Release Date: Jul 21, 2009
Record label: Merge
Genre(s): Indie, Rock
I watched a DVD of Frozen River over the weekend and thanked the good Lord I didn’t believe in that the protagonist’s circumstances were not my own. Released to immense acclaim at last year’s Sundance Film Festival, Frozen River plants its focus on Ray Eddy, an upstate New York trailer mom with two sons and a minimum wage job, whose husband (the boys’ father) has just run off with the cash Ray was about to spend on a new double-wide trailer to replace their current rat hole. Saddled with this promise to her family, as well as the daily struggle to keep them fed, Ray reluctantly enters the dangerous world of illegal immigration to make several thousand quick bucks, smuggling Korean and Pakistani immigrants across the US-Canadian border in the trunk of her car.
It seems these days that in order for a band to make waves within the indie elite, it has to favor irony and self-conscious musical references over heartfelt and honest music. Wye Oak is not one of these bands. Their sophomore album, The Knot, isn't complete with chamber orchestras from space and choir members from around the world singing in atonal harmony, but it is breathtakingly harrowing.
It’s not often that albums absolutely connect from the off, but damn, it’s a good feeling when they do. The opening riff of The Ugly Organ exploding from my car speakers; the tidal wave of anger and righteousness that The Holy Bible wreaked upon my tape deck; the finger-picked beginnings of XO that stopped me in my tracks; the icy embrace of Ladies and Gentlemen We Are Floating in Space making a case for permanent residency in my hi-fi. Although Wye Oak's The Knot isn’t about to join the hallowed ranks of the aforementioned just yet (let’s get hold of ourselves, shall we?), its opening salvo has certainly hit me harder than anything else in recent months – quite a feat considering the tinny laptop output and sweltering temporary residence it had to contend with.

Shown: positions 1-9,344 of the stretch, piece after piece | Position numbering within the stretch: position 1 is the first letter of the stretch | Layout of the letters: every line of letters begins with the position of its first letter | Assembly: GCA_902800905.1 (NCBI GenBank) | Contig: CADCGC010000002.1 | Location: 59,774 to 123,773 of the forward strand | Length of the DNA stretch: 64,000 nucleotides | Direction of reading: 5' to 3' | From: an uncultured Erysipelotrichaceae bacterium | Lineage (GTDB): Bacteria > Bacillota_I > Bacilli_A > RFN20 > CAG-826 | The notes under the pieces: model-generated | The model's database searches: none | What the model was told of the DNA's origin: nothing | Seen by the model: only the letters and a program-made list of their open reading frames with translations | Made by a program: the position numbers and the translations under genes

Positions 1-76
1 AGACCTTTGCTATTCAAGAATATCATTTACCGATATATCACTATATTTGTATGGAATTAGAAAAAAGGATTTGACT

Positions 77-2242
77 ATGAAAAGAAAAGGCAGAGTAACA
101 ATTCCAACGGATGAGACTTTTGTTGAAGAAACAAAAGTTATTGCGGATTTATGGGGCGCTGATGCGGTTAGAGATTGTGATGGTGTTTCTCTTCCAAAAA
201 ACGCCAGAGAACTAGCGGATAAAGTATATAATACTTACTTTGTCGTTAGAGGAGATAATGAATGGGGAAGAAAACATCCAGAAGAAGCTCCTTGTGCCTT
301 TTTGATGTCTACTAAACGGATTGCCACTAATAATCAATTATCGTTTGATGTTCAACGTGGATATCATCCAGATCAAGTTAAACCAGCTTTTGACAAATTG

Wye Oak's second album follows the same basic blueprint as their first album--straight-up indie rock with no surprises, but just enough inspiration to keep it from being strictly derivative. The duo uses many trademark tricks of '90s indie rock like quiet verses/loud choruses, dynamic builds that end in guitar freakouts, and vocals buried in the mix. The '90s vibe is also heightened by Wasner's vocal similarities to Georgia Hubley of Yo La Tengo and the organic production that sounds like it could have (and maybe was) done on reel-to-reel tape rather than a computer.
Wye Oak's debut, If Children, was a small, surprising record. Surprising because it was the sound of two kids, barely 21, playing earnest, noisy folk-rock that ignored nearly every trend in indie music; surprising because it came out of Baltimore, a city whose indie scene-- lead by Dan Deacon and bands like Ponytail-- is publicized for its spasm and flash. Surprising because of the sympathy in Jenn Wasner's lyrics.
When critics say stuff like, “A decent debut, maybe the next one will be better,” some of us actually mean it. The strength at which Wye Oak revels in was somewhat hidden on its previous album, If Children. Lost in most of the noise and clutter was Jenn Wasner’s fantastic voice and Andy Stack’s ability as a “wall of sound” creator. On their new album, The Knot, these skills are not only refined but they showcase a wider, more advanced decadence and a band that sounds that much better, because of it.